Meanwhile the biggest news of the last several days has come from the state of Hawaii, and it has to do with the false alarm, a false warning given by the government concerning an imminent attack by ballistic missile. About 8:07 AM on Saturday morning Hawaii time, an alarm went out to residents and tourists in Hawaii,
“BALLISTIC MISSILE THREAT INBOUND TO HAWAII. SEEK IMMEDIATE SHELTER. THIS IS NOT A DRILL.”
As Amy Wang reported for the Washington Post,
“A more detailed message scrolled across television screens in Hawaii, suggesting, ‘If you are indoors, stay indoors. If you are outdoors, seek immediate shelter in a building. Remain indoors well away from windows. If you are driving, pull safely to the side of the road and seek shelter in a building or lay on the floor.’”
As the story continues to unfold, there have been two different explanations for how the false alarm was sent. One explanation blames a shift change and a miscommunication in a computer instruction. The other has said that an employee simply pushed the wrong button, making the distinction the wrong choice between an alarm as a test and alarm as a reality. According to this explanation, there was a choice on a drop-down computer menu between test missile alert and missile alert. The employee we are told chose the wrong option by accident. This would be a disaster at any time but a particularly acute disaster when there are heightened fears of a ballistic missile attack from North Korea.
But while we are thinking about the inefficiencies of bureaucracy, perhaps the worst part of the story from Hawaii has to do not with the wrong alert alarm that was set out at 8:07 AM, but the fact that it took 38 minutes for a correction to be sent along similar lines of communication. That doesn’t mean that it took 38 minutes for authorities to determine that the alarm was wrongly sent. It means that it took 38 minutes, 38 torturous minutes for Hawaiians, in order for the message to be corrected. Why? Because we are now told the state government had authority to use the federal communication system to send the alert but not in order to withdraw. The bureaucracies had come up with no approved language for withdrawing an alarm. So while state and federal bureaucrats were arguing over which language could be appropriately used in order to withdraw the alert, the fact is that the residents and tourists of Hawaii were living through 38 minutes of sheer terror. It’s also instructive to note that it would take less than 38 minutes for ballistic missile attack from North Korea to reach the Hawaiian Islands.
Rest assured that at some level heads will roll. There will be some placement of accountability and blame with some kind of consequence. But we should also note a couple of huge lessons. The lesser of these lessons has to do with the fact that we are very vulnerable to this kind of false alarm. At several points during the Cold War, we came frighteningly close to a nuclear attack that would have lead to a nuclear exchange between the United States and the Soviet Union over what amounted to false alarms. But for Christians I think the bigger lesson here is not the false alarm that had to be corrected, but the real alarm that is so often ignored.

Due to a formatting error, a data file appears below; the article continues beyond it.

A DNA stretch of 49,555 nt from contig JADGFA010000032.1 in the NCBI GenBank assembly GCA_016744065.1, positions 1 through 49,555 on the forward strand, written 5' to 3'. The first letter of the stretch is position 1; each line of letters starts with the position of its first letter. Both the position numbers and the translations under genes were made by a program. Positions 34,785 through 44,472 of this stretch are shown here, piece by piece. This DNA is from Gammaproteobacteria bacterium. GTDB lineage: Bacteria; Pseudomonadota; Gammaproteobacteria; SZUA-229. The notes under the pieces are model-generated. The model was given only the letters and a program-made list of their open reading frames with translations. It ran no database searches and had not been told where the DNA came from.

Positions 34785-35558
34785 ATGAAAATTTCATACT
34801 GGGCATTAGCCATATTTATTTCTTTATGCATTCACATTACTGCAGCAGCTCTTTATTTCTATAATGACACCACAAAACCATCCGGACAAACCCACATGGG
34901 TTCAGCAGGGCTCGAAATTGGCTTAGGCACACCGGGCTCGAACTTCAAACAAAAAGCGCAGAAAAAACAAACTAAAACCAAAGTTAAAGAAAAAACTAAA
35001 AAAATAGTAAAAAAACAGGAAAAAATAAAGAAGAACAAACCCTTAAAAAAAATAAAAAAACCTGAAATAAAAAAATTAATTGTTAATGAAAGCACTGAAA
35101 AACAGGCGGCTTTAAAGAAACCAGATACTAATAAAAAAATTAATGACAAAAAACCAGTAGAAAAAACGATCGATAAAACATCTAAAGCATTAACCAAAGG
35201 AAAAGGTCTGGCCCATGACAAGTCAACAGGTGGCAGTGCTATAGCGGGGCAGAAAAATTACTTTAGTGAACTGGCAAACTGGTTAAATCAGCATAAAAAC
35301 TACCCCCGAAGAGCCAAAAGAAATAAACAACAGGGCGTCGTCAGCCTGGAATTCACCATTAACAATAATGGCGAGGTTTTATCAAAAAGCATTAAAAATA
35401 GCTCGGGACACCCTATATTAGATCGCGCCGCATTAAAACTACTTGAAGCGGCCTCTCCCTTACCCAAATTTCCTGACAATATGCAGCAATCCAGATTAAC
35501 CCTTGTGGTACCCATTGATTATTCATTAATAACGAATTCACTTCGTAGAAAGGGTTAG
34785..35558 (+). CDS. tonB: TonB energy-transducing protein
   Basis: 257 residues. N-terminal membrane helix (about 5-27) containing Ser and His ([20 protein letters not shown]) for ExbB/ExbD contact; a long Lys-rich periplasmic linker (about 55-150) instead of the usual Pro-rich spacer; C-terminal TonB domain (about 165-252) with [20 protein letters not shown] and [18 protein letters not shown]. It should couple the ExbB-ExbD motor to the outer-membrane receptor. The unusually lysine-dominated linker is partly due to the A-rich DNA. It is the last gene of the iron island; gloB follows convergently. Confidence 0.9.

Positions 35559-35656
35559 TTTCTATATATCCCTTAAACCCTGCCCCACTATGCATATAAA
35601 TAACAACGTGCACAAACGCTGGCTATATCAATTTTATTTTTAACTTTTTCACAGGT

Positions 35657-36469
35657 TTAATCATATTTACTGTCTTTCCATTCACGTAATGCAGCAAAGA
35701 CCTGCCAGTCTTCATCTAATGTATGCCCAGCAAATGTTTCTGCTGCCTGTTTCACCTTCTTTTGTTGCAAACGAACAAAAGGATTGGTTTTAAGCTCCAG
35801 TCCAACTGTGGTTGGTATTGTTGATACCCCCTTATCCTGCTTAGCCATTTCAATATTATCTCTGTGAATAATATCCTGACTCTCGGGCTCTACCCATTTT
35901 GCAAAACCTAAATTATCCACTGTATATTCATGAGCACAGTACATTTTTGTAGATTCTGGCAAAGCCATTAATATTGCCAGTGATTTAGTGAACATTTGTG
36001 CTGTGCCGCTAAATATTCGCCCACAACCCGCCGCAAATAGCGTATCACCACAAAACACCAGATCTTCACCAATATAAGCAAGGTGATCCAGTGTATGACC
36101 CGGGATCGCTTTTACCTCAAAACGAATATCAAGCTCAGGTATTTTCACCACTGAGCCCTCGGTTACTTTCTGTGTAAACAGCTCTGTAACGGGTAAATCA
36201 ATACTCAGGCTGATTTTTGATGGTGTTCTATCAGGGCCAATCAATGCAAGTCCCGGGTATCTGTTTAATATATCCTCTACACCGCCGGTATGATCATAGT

I’m thinking about the gospel alarms found in Scripture. I’m thinking about Ezekiel Chapter 33 where the prophet Ezekiel is identified as the watchman whose responsibility it is to blow the trumpet when the enemy approaches Israel. As we read in Ezekiel Chapter 33:
“if he sees the sword coming upon the land and blows the trumpet and warns the people, then if anyone who hears the sound of the trumpet does not take warning, and the sword comes and takes him away, his blood shall be upon his own head. He heard the sound of the trumpet and did not take warning; his blood shall be upon himself. But,” Ezekiel is told, “if he had taken warning, he would have saved his life. But if the watchman sees the sword coming and does not blow the trumpet, so that the people are not warned, and the sword comes and takes any one of them, that person is taken away in his iniquity, but his blood I will require at the watchman’s hand.”
In verse seven of Ezekiel 33, we read:
“So you, son of man, I have made a watchman for the house of Israel.”
And just as the prophet Ezekiel was made in this sense a watchman over the house of Israel, every pastor, every preacher is made a watchman over his own congregation, bearing the responsibility to issue the warning. If he issues the warning and people do not respond to the warning, then their responsibility is their own. But if the preacher or the prophet fails to sound the warning, then the Scripture makes clear God will require the judgment of the prophet or the preacher.
I also think of the key Biblical text of Hebrews Chapter 12, speaking of what happens when sinners reject the call to salvation and the warning of divine judgment which is to come. In Hebrews we read in Chapter 12 verse 25:
“See that you do not refuse him who is speaking. For if they did not escape when they refused him who warned them on earth, much less will we escape if we reject him who warns from heaven.”
So from a Christian, from a gospel minded, from a biblical perspective, the really important story here is not the false alarm that was heated, but the real alarm that is ignored.
Thanks for listening to The Briefing. For more information, go to my website AlbertMohler.com. You can follow me on Twitter by going to @albertmohler.For information on The Southern Baptist Theological Seminary go to sbts.edu. For information on Boyce College just go to boycecollege.com.